Today there is hope in Ford City. The community although no longer made up of a majority of Eastern Europeans, is still strong and is more diverse. The amount of churches and halls located in Ford City attest to this. Their is a communal garden and many community members take pride in it. Businesses are moving back into the area and murals and paintings give Ford City an excellent vibe. A renaissance spirit now thrives throughout the community. It is fair to wonder if Ford City will ever recapture the glory of its former years, but no one can say it was for the communties lack of trying.
The Windsor-Detroit borderland provides economic and social opportunities to the residents on both sides of the Canada-US international border. With respect to the favourable exchange rate for Canadian residents, the international border does not impede cross-border commuting for employment opportunities in the United States.
The nursing sector has received great attention in the news media for the migration of Windsor nurses to Detroit for full-time employment opportunities. While the academic literature has slowly tackled the research, limited data remains a restriction in the way of understanding the cross-border migration of employees in the nursing field that, in turn, impacts the local Windsor economy through local spending. The collection of information is intended to address the gap in the academic literature and shine a light on the phenomenon that arguably characterizes the daily migration flow across the Windsor-Detroit international crossing.
The cities of Windsor and Detroit are comparable in terms of demographics, but the visual map (see Mapping the Migration of Windsor Nurses Commuting to Detroit, Illustrating the Data) depicts a trend in Windsor nurses migrating to Detroit for employment opportunities. In the Windsor case, Canadian nurses receive accreditation in Canada, only to commute across the international border for work. The Canadian education system is heavily subsidized by the government and, so, Detroit is found at the full advantage of an arguable ‘brain drain’ whereby accredited Canadian nurses unable to find employment in Windsor provide professional services in Detroit. Hence, the website outlines various sources to provide a centralized hub of information geared towards highlighting this trend in the flight of Canadian accredited nurses from Windsor to Detroit for full-time employment.
This project aims to show how there was no border between culture, race, and music style in the Windsor-Detroit border region. CKLW was an immensely popular and important radio station based in Windsor, Ontario and serving the greater area. CKLW and music director Rosalie Trombley helped launch the career of many (famous) Detroit and Canadian artists as well as other American and international artists. Not only did this radio station launch the careers of many artists, it helped to create a cohesiveness between two different countries and different cultures. It truly was a shared radio station between Detroit and Windsor with advertisements, news, weather aimed at both demographics. The station was a pioneer in many ways including sound engineering, music type, hiring women for "men's jobs", and news style. There are conflicting numbers but most often CKLW was believed to have reached 35 states and 6 provinces. One DJ recieved a call from New Zealand listener claiming to have tuned into the station for a few minutes.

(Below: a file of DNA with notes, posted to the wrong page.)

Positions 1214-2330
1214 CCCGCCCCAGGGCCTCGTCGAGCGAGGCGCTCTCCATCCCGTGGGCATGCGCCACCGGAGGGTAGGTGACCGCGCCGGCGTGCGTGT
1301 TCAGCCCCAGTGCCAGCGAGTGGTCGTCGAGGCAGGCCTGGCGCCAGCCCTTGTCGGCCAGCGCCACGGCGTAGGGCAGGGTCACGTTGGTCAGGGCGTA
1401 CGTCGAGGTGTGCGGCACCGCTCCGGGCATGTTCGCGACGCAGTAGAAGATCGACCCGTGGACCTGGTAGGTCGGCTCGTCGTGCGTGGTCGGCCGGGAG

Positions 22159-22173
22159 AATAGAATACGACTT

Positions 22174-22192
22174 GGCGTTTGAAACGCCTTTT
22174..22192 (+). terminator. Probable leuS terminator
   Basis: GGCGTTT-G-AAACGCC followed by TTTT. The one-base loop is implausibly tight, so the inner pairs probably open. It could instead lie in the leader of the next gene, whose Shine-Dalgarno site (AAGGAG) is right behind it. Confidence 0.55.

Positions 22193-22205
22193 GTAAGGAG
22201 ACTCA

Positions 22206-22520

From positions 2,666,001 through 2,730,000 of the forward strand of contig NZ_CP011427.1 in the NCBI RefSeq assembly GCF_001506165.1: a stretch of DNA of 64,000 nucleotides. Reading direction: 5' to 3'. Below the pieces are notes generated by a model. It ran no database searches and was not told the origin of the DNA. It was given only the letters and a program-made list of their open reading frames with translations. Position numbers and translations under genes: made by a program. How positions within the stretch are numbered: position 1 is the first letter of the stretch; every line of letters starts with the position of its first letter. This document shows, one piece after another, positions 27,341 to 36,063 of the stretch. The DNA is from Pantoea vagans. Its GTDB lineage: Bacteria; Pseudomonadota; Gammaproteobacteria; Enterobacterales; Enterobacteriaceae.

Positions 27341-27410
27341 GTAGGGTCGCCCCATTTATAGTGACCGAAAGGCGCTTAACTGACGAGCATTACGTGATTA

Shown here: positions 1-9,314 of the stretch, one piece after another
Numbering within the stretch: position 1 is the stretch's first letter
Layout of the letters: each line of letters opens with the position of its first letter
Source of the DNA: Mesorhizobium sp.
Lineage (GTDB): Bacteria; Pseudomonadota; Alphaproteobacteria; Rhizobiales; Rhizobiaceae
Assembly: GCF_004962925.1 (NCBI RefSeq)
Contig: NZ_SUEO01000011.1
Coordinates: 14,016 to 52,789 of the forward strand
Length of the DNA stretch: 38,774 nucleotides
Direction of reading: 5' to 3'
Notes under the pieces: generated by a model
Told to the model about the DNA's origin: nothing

Clearly beloved, there are many fan pages dedicated to CKLW and a documentary created. It is an important example of the shared history between Detroit and Windsor. Sadly for many, the limitations posed on the music station by the CRTC contributed to the demise of this popular station.
“The station provided the soundtrack to the days of postwar industrial prosperity, through the rising social unrest and racial tension, leading up to the explosion of the most violent of all the race riots in the US during the disastrous summer of 1967, and the shockwaves and renaissance efforts that followed,” (Radio Revolution, 2004).
"Cooking is all about people. Food is maybe the only universal thing that really has the power to bring everyone together. No matter what culture, everywhere around the world, people get together to eat."
- Guy Fieri -
This is a unique project where two political scientists and two historians team up to explore the pathways that the Arab cuisine have taken in Canada and the United States of America. Focusing specifically on the cities of Windsor, Ontario, Canada, and Dearborn, Michigan, USA, which make up the borderlands between the Canadian and American nation lines, we are excited to track the emergence and the continuing popularity of the Arab cuisine. We hope that through the lens of Arab food, we can learn more about the experience of the Arabs that have immigrated into these regions, be it one hundred years ago or one month ago.
Motor City- GM, FORD, CHRYSLER
The Automotive Industry, has played a key role in North American economic development. Over the past century, we have seen tremendous growth resulting in limitless automotive cabilities. The cooperation between Canada's, and the United States' borders has been essential in this development. Ford Motor Company, Chrysler and GM have been pivotol in building the relationship between business, trade and commerce. Canada and the US, specifically Windsor- detorit, are coined as the 'Motor City.' These two cities were essential in the development of trade accross borders. Initally a car production woudl consist of metal going into one end of a factory, and a car coming out the other, but today the industry has become so much more diverse, based on economies of scale, and outsourcing of parts. In this website we will look at the evolution of the automotive industry and the economic factors that surround it. Through case studies, we will seek to explain the impact of the automotive indurstry on workers, and the future of comapnies like Ford, GM and Chrysler.
"If you’ve ever driven a car, you have one man to thank for the miracle that is the automobile – and that’s Henry Ford."
Riverside is a neighbourhood on the eastern edge of Windsor. It is best defined by the waterfront, Riverside Drive, which...